Meistersinger  (von Karajan;  Edelmann, Hopf, Unger, Dalberg, Kunz, Pflanzl, Stolze, Schwarzkopf)   (4-Myto 022.H068)
Item# OP2823
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Product Description

Meistersinger  (von Karajan;  Edelmann, Hopf, Unger, Dalberg, Kunz, Pflanzl, Stolze, Schwarzkopf)   (4-Myto 022.H068)
OP2823. DIE MEISTERSINGER, Live Performance, 1951, w.von Karajan Cond. Bayreuth Festival Ensemble; Otto Edelmann, Elisabeth Schwarzkopf, Hans Hopf, Gerhard Unger, Frederick Dalberg, Erich Kunz, Heinrich Pflanzl, Gerhard Stolze, Ira Malaniuk, Werner Faulhaber, etc. (Italy) 4-Myto 022.H068. Long out-of-print, final copies! - 8014399500685

CRITIC REVIEWS:

“Even in Wagner’s day, doubts were raised about the rampant chauvinism of Sachs’s final panegyric to German art, although it struck a chord with German audiences in the run-up to the Franco-German War of 1870 and its aftermath. Unfortunately DIE MEISTERSINGER was the saddest victim of Adolf Hitler’s Wagnerian obsession. During the 1930s Nuremberg was the scene of the Nazi rallies and the opera was a rallying cry for the unhealthiest kind of nationalism. Bayreuth itself, where Hitler was an honoured guest, became besmirched by association. When the Bayreuth Festival reopened in 1951, the new régime of Wagner’s grandsons set out to confront this unpleasant legacy head-on and the brave decision was taken to program DIE MEISTERSINGER. Even though some former Nazis were involved in the production, the goal of rebirth was largely achieved. We owe it to Walter Legge and his team that this production was recorded for posterity. It was a triumph for the usual Bayreuth teamwork and no individual performance stood out, except perhaps for the cohesive effect achieved by the still young conductor, Herbert von Karajan, who at this stage of his career had not yet developed the emphasis on legato which was to sap the inner life of so many of his later performances. Edelmann’s Sachs is genial rather than profound, a portrayal in the line of Frantz, Schöffler or Stewart, rather than Radford, Schorr or Hotter, to name three outstanding recorded exponents. Kunz, Malaniuk and Unger live up to their reputations as being among the finest post-war singers. The young lovers are more problematical: Hopf is a sturdy craftsman rather than a poet, and Schwarzkopf, of whom it could never be said that her art is the kind that disguises art, is hardly an ingénue; at times one longs for a less tremulous tone and the straightforward radiance of a Grümmer. All in all, however, this historic set is a fair monument to a momentous occasion.”

- Ned Ludd



"Otto Edelmann, a leading Austrian bass-baritone of the postwar period particularly known for his interpretations of Wagner and Strauss roles, had a long association with the Vienna State Opera, where he sang for 30 years, and also had a close relationship with the Metropolitan Opera, where he made his début in 1954 as Hans Sachs in Wagner's DIE MEISTERSINGER and sang until April 1976. His final Met role was Baron Ochs in Strauss' DER ROSENKAVALIER, one of his signature roles, which he first performed in 1952 at La Scala with Elisabeth Schwarzkopf and Herbert von Karajan. That performance is still available as an audio recording; there is also a video of a Salzburg production with the same principals.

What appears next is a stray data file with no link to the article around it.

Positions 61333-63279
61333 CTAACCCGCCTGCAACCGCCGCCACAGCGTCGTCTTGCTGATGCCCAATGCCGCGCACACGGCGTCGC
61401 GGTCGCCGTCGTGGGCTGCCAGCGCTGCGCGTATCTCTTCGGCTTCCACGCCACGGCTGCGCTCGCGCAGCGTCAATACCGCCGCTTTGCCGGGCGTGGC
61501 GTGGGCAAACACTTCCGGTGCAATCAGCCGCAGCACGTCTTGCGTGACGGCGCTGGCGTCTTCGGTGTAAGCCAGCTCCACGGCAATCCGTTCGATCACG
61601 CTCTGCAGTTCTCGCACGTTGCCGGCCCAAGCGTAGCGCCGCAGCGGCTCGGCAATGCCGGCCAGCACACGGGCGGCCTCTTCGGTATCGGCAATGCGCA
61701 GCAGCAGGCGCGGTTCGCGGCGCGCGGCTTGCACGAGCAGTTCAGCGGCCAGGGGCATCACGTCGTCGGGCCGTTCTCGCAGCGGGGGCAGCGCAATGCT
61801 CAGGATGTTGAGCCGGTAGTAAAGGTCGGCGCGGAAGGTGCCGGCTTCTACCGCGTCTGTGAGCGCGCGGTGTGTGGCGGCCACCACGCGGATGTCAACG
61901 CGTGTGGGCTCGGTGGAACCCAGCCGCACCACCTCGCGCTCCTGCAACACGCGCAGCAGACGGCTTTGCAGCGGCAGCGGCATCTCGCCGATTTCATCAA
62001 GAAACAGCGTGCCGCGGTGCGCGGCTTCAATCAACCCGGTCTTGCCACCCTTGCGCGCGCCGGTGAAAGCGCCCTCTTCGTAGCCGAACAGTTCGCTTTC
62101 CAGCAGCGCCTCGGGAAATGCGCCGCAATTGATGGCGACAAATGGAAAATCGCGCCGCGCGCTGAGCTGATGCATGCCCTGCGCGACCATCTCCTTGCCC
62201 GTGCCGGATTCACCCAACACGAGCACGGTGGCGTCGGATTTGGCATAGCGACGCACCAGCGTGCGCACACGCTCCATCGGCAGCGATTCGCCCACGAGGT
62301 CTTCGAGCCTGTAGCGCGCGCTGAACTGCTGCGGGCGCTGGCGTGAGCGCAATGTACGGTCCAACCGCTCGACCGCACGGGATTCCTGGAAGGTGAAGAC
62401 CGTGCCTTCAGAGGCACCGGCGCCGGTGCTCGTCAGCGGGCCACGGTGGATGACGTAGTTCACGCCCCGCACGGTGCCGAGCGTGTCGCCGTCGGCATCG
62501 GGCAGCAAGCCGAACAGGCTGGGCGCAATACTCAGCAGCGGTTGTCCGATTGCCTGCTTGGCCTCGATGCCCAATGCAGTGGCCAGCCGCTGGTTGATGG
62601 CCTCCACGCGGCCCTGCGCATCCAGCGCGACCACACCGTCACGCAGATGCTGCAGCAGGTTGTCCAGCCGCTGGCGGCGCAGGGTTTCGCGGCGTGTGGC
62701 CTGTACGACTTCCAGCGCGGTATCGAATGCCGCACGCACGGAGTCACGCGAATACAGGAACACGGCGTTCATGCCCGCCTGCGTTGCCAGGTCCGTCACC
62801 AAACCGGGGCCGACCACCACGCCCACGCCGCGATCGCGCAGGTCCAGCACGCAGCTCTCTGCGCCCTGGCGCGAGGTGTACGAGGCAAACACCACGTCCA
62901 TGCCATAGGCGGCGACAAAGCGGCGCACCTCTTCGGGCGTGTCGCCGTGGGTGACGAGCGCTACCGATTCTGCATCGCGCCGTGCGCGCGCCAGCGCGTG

Born in Brunn am Gebirge, Austria, in 1917, Mr. Edelmann studied in Vienna with Theodor Lierhammer and Gunnar Graarud and had his first engagement in Mozart's LE NOZZE DI FIGARO in Gera, Germany, at the age of 20. He was subsequently engaged as a company bass in Nuremberg, where he sang his first Waldner in ARABELLA under the baton of the opera's composer, Richard Strauss. In World War II he was conscripted into the German army and spent two years as a Soviet prisoner of war before returning to the stage in 1947, first in Graz, Austria, and soon thereafter with the company of the Vienna State Opera, with whom he made his début as the Hermit in Weber's DER FREISCHÜTZ. A FALSTAFF in 1950 under Clemens Krauss, followed by appearances in the first postwar Bayreuth festival as Hans Sachs and in the Beethoven Ninth under Wilhelm Furtwängler, sealed Mr. Edelmann's status as a leading bass-baritone of his day. While his European career included Italian roles like Verdi's Falstaff and King Philip in DON CARLOS, and French ones like Méphistophèles in Gounod's FAUST, the Met kept him to the German repertory, presenting him as Sachs, Wotan, King Marke and, of course, Baron Ochs. As Ochs, he also opened the rebuilt Festspielhaus in Salzburg in 1960. In December 1976 Mr. Edelmann sang his last performance, a final Waldner in Vienna, and turned to teaching at the Vienna Music Academy.”